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Chevrolet Bolt EV Platform to Spawn "Huge Range of Vehicles," Possible SUV Next?

When you work in the automotive industry, you can be very secretive about your products and hope they make a big impact when launched, or you can start bragging about them the second the idea crosses your mind.
2017 Chevrolet Bolt 28 photos
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The best example in the latter category would be Faraday Future. The startup has been going on about its vehicle and its intentions for quite a long while, but it still has no production-ready model, which actually makes sense considering it has no production capabilities at the moment.

There haven't been that many car models that came out of nowhere, which shows the car business rarely relies on discretion. Tesla is trying to introduce a new system with the Model 3 where it presents the car to the public early thus giving itself time to make any adjustments based on the feedback it gets. However, that won't likely catch on.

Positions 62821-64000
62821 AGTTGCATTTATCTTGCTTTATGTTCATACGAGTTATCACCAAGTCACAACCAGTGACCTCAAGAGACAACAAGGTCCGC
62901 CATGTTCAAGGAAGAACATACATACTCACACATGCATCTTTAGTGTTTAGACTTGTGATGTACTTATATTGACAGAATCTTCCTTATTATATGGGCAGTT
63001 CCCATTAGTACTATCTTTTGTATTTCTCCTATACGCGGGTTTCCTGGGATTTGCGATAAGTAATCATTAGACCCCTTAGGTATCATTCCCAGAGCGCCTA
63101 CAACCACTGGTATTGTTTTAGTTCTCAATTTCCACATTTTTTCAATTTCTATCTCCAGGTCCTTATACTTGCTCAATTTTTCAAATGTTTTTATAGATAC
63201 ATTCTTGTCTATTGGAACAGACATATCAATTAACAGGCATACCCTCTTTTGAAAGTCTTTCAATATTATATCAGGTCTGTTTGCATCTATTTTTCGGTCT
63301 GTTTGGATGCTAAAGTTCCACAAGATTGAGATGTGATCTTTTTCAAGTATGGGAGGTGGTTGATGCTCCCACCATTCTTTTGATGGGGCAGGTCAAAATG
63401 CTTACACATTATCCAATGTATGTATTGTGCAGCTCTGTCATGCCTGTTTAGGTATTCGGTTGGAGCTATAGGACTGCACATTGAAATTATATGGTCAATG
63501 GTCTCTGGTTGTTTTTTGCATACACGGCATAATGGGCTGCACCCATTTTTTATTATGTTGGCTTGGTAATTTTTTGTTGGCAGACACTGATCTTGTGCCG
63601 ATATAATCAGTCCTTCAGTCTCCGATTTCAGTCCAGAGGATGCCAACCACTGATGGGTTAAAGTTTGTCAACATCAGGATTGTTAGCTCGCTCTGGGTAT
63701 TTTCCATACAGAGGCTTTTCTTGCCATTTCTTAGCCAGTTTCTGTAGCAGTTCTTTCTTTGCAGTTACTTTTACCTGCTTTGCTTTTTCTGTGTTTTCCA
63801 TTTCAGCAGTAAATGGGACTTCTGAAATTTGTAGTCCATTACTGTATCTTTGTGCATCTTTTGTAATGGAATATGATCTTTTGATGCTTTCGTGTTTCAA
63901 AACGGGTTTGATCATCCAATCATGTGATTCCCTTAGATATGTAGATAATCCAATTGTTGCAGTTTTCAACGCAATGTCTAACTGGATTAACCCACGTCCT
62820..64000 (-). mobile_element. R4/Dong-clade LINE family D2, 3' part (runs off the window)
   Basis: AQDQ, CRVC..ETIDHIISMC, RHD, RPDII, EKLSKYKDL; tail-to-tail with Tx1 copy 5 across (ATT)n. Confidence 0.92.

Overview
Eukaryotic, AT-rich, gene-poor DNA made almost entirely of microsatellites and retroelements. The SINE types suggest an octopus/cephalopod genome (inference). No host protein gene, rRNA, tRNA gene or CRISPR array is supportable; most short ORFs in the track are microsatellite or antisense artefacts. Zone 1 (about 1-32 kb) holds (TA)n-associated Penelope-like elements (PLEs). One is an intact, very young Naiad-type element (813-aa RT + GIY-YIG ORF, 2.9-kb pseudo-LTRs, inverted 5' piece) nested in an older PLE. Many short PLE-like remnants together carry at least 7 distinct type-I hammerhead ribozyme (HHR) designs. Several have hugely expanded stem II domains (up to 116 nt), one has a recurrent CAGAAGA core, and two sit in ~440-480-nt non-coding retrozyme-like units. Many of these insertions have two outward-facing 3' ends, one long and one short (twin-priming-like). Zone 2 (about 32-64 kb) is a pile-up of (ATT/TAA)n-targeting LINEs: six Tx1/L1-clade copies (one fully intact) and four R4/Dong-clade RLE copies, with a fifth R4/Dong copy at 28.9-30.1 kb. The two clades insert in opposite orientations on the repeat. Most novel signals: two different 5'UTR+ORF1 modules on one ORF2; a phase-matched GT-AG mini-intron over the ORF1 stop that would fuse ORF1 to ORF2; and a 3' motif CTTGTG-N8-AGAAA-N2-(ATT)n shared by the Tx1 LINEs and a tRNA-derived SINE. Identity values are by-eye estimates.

Ford, on the other hand, has been opening up about its plans for electrification, announcing 13 electric models by 2020 with ranges of over 300 miles. With 2020 one year closer than it was last month, the pressure is on GM's Chevrloet Bolt EV to make a lasting impression, but you can't help feel it could use some help.

During an interview at the North American International Auto Show, GM CEO Mary Barra confirmed that backup is on the way, even though she refused to be any more exact than that. “The Bolt is our platform that we’re going to continue on and have a huge range of vehicles," she said. "We haven’t announced them yet, but you’re going to see more coming.”

Given the current state of the market, the most logical move for GM would be to use the Bolt platform for an electric SUV/crossover. Provided they can keep the price down, that car couldn't come soon enough as long as it has similar or better technical specs than the Bolt.

However, that day might not be as close as we'd like to think. Mary Barra is avoiding a clear timeline for a reason, and that's because GM doesn't really want to start mass-producing EVs. Together with Ford, General Motors is trying to persuade the EPA to drop the new fuel consumption standards that would force them to build electric vehicles just to offset range emissions.



 
 
 
 
 

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